Crissey Field State Recreation Site Beach is the southernmost beach in Oregon, making it the first or last beach when entering or leaving the state. A large field of driftwood sits on the back edge of this beach, likely from trees carried down the Winchuck River and then washed back onto the beach. A land bridge exists in the summer and connects this beach to Winchuck Beach. This state recreation site also has a new building showcasing some of the best in green technology while acting as an Oregon Welcome Center.
Just north of this beach lies the Winchuck River mouth and lagoon. During summer months water flow is poor in the Winchuck River; as sands and silt builds up between the ocean and the river, the resulting a land bridge creates a lagoon. During winter months when rains are more frequent, larger amounts of water come down the Winchuck River and eventually create a bursting event. Much like the collapse of a manmade dam, the sand wall breaks and releases the water from the lagoon into the ocean. This cycle repeats over and over throughout the years, and it is very important for the lifecycles of wildlife species in the watershed.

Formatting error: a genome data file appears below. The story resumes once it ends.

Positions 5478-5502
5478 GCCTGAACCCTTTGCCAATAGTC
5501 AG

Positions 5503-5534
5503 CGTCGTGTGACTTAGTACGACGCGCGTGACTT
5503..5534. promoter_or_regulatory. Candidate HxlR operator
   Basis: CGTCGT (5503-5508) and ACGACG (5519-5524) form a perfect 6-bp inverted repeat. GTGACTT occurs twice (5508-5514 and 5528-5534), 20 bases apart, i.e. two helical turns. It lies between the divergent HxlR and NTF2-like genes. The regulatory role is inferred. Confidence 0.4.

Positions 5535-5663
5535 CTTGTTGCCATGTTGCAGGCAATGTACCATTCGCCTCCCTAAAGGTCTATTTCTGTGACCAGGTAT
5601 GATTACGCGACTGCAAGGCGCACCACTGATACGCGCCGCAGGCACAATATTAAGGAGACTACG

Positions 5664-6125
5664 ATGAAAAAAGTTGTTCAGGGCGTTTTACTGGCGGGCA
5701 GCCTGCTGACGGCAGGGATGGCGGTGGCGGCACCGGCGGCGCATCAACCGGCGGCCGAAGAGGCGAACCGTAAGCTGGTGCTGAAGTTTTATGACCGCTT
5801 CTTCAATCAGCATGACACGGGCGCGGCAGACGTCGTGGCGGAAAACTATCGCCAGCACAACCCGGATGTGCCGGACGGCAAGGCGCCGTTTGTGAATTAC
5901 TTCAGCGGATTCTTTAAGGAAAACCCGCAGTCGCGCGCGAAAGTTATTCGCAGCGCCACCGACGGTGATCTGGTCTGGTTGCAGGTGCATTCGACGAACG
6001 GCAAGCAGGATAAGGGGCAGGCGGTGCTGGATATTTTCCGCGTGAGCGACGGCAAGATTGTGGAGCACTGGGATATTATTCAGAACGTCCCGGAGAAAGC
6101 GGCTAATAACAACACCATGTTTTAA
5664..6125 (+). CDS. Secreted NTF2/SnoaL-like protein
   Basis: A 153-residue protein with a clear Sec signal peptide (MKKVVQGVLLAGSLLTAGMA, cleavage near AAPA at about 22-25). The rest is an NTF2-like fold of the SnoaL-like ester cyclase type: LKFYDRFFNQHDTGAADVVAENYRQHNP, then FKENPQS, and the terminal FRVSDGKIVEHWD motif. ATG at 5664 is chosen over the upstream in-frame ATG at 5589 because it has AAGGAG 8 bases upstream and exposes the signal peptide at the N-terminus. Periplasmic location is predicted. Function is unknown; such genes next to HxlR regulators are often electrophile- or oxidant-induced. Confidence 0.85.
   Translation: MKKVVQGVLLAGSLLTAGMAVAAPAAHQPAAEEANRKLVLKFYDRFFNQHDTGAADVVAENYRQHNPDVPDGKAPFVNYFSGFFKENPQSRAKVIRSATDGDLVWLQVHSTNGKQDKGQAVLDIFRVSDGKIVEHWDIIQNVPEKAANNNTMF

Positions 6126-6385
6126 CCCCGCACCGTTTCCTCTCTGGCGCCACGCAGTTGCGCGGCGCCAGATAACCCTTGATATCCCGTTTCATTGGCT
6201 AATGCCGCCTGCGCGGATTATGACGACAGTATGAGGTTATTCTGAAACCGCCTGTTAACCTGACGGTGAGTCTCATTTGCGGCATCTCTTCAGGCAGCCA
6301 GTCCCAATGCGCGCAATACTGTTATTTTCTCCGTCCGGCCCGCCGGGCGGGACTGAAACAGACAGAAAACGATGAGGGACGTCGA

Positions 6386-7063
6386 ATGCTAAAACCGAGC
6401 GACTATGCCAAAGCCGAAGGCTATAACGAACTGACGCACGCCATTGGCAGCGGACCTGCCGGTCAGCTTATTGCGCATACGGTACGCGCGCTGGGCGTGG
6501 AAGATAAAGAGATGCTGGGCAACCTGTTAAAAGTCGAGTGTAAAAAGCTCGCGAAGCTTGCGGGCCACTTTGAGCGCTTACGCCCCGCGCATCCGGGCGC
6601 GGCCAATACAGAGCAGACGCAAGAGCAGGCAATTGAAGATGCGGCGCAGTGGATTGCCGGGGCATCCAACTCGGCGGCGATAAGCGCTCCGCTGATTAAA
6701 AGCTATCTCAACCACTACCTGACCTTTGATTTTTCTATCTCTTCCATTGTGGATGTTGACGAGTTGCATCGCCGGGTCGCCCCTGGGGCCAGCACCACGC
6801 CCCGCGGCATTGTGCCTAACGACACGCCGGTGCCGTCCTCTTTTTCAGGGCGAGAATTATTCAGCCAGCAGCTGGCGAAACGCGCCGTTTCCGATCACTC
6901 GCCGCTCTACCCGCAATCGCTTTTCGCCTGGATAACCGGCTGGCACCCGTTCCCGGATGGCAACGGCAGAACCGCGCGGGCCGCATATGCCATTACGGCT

A profound concept originally envisioned by governor Oswald West, in 1967 the Oregon legislature ultimately realized his vision of making the entire Oregon Coast forever open to the public in a piece of landmark legislation titled the Oregon Beach Bill, officially making all 363 miles public land. "The People's Coast" is truly a one-of-a-kind coastline, a unique blend of mountains and rocky stacks, towering old growth forests, marine sanctuaries, tide pools and kelp forests, charming towns, historic fishing communities, world-class golfing, breweries, and simply jaw-dropping scenic beaches. We encourage you to plan your next trip at visittheoregoncoast.com or by calling (541) 574-2679.